Another declassified MACV report written by Lt Col Jim Corey on 25 MAR 69, stated that damage to trees in the Da Nang area had not been caused by leakage from spray aircraft (Ranch Hand) as was previously presumed. The report indicated that defoliant (herbicide) barrels used in Ranch Hand were sold by ARVNs (for 300 piasters each) in the city of Da Nang. These herbicide barrels contained as much as three (3) gallons of (undiluted) defoliant. The report ascertained that this was not cost effective because five to ten dollars of herbicide remained in each barrel. (Approximately 6,000 gallons of dioxin were used in South Vietnam each day, or 100+ (55 gal) barrels.) The report specifically stated that residual herbicide in the barrel also constituted a [health] hazard aside from causing damage to trees, and other foliage (in the Da Nang area). This MACV report noted that empty (herbicide) barrels at Nha Trang were not sold, but were buried at a remote beach. The result of herbicide barrel burial at Nha Trang was destruction of all foliage in the [beach] area. Other South Vietnam [ARVN] storage sites for herbicides included: Saigon, Phu Cat, and Bien Hoa (by far the largest). Nothing was mentioned about these sites.

The 25 MAR 69 report to U.S. and ARVN Commands resulted in the following (13 APR 69) implementation:

From these declassified MACV reports, it is easily deduced that years of herbicide use (and abuse) had occurred before basic precautions were implemented. The damage to the South Vietnam environment cited by these reports clearly indicates that many military (and ARVN) personnel were not briefed regarding the risk, or effects of these herbicides.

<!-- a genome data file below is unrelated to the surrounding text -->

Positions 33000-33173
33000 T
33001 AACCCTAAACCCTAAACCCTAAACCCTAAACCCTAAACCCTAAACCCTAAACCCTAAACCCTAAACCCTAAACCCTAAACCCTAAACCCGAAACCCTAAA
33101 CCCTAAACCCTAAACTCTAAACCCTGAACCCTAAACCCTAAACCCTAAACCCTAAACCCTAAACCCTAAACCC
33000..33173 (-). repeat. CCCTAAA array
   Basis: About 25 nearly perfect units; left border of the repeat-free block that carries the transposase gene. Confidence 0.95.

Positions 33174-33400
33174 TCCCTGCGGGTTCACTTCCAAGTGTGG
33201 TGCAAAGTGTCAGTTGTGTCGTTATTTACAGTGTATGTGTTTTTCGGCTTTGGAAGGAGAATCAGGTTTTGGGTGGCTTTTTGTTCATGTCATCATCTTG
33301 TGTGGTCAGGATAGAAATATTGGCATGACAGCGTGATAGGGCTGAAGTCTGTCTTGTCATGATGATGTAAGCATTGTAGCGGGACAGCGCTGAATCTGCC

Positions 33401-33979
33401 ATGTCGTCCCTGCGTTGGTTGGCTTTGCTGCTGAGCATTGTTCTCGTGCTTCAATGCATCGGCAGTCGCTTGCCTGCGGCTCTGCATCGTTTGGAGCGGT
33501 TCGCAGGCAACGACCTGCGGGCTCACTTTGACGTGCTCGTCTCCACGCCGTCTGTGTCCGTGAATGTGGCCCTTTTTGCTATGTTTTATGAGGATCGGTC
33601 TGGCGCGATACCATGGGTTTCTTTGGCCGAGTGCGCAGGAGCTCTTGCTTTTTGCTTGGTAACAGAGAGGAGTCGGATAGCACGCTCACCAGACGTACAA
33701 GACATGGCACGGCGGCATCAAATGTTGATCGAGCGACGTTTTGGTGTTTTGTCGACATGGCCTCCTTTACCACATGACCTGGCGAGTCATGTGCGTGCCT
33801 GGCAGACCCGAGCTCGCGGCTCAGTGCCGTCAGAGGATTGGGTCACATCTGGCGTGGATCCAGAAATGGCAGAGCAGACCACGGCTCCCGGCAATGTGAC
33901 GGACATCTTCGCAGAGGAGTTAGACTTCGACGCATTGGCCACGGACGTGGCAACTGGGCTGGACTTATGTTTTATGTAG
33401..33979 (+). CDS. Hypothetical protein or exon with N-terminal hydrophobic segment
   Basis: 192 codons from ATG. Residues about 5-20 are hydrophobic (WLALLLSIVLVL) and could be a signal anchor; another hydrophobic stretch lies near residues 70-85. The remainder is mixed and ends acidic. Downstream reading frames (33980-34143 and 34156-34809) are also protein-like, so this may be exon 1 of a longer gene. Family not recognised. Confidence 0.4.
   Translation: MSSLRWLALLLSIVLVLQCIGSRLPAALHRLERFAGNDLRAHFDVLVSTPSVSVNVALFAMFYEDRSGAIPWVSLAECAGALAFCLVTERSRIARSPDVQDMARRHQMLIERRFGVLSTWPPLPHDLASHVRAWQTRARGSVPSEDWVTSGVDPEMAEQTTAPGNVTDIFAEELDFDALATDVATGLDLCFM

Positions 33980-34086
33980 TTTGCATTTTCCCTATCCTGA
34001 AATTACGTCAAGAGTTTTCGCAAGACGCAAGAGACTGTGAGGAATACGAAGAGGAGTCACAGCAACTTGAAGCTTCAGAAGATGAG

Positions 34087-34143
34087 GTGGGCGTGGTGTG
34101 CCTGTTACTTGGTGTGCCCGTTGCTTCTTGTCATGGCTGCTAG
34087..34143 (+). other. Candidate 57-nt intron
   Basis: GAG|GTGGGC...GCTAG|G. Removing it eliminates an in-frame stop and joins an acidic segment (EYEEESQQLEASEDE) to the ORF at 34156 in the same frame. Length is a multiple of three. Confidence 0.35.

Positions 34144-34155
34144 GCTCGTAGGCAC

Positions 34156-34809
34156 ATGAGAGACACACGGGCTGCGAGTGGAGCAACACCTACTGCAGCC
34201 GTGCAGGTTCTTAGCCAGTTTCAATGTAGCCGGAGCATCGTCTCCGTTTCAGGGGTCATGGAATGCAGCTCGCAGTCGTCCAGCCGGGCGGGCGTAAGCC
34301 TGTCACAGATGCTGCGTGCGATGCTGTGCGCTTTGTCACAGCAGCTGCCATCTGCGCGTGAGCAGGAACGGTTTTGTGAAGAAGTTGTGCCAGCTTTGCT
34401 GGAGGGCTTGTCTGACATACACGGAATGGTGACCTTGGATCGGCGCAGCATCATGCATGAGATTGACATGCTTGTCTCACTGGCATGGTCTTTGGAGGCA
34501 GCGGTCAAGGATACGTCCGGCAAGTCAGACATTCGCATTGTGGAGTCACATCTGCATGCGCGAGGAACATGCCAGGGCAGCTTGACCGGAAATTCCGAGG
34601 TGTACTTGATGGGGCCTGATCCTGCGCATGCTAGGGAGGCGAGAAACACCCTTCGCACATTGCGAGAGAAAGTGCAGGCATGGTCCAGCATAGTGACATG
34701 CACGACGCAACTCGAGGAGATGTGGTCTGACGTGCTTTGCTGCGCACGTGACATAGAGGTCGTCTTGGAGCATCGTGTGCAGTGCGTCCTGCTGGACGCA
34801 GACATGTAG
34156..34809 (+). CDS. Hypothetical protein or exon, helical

Note: There are several incidences (cited by in-country Vietnam veterans) of areas sprayed with herbicides (mixed with petroleum products) then burnt. The toxic chemical components in the herbicides became airborne when incinerated. The heat generated by fire does not alter the chemical composition of 2,4-D, 2,4,5-T, or TCDD (dioxin), nor does burning reduce the volatility of these toxic compounds. Combustion temperatures must be extremely high to transform, and thus, make them inert. Nothing was mentioned in the MACV reports regarding this practice.

It would be several years (after the U.S. military left South Vietnam) before adverse health effects developed in U.S. military personnel, and no doubt, in South Vietnam (as a result of exposure to herbicides). Many questions remain. But, it is not - who to blame? Nor, how much compensation do we get? Rather, how can we prevent a repeat of destructive chemical usage by the U.S. (or foreign government)? Many of us would like to know why the cover-up, and non-disclosure of the hazards associated with these herbicides? And, of course, who profited...? We know who paid.

Gary D. Moore, Chairman (The Last)
Michigan Agent Orange Commission
5161 Howard Road
Smiths Creek MI 48074-2023


Update: February 19, 2013